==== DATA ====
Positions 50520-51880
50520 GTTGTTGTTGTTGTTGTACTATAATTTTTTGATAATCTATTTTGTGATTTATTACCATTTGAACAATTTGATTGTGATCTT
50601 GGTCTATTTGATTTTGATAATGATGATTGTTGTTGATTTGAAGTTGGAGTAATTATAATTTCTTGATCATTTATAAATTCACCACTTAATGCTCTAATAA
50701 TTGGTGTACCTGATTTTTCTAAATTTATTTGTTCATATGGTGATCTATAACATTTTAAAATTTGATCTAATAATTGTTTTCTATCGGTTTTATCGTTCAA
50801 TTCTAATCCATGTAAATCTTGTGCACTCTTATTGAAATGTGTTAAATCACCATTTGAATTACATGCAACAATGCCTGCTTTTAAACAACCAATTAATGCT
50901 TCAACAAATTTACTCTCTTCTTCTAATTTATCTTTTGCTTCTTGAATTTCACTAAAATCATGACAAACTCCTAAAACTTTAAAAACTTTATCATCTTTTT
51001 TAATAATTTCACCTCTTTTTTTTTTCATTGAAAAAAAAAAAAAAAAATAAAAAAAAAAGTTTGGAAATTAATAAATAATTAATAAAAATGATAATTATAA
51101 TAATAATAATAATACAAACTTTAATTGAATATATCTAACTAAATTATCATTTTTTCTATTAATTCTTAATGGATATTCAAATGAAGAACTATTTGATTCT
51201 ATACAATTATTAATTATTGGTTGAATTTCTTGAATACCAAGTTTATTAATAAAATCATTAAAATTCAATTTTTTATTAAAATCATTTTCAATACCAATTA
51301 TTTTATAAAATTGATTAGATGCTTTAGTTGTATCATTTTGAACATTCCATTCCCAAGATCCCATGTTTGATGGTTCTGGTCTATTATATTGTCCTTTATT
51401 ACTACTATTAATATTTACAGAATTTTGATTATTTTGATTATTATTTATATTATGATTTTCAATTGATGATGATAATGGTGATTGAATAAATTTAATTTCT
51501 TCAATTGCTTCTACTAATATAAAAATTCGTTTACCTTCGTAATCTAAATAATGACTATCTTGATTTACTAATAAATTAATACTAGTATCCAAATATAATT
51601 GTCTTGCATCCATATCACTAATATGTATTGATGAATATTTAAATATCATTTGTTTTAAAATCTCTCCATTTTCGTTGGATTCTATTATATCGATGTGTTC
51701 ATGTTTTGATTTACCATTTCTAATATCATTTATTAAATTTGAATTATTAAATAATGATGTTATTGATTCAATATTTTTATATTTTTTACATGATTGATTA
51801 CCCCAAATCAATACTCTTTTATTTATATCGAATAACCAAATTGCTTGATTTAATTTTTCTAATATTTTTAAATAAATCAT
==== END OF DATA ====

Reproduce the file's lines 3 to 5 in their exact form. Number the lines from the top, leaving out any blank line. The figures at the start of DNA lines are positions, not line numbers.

50601 GGTCTATTTGATTTTGATAATGATGATTGTTGTTGATTTGAAGTTGGAGTAATTATAATTTCTTGATCATTTATAAATTCACCACTTAATGCTCTAATAA
50701 TTGGTGTACCTGATTTTTCTAAATTTATTTGTTCATATGGTGATCTATAACATTTTAAAATTTGATCTAATAATTGTTTTCTATCGGTTTTATCGTTCAA
50801 TTCTAATCCATGTAAATCTTGTGCACTCTTATTGAAATGTGTTAAATCACCATTTGAATTACATGCAACAATGCCTGCTTTTAAACAACCAATTAATGCT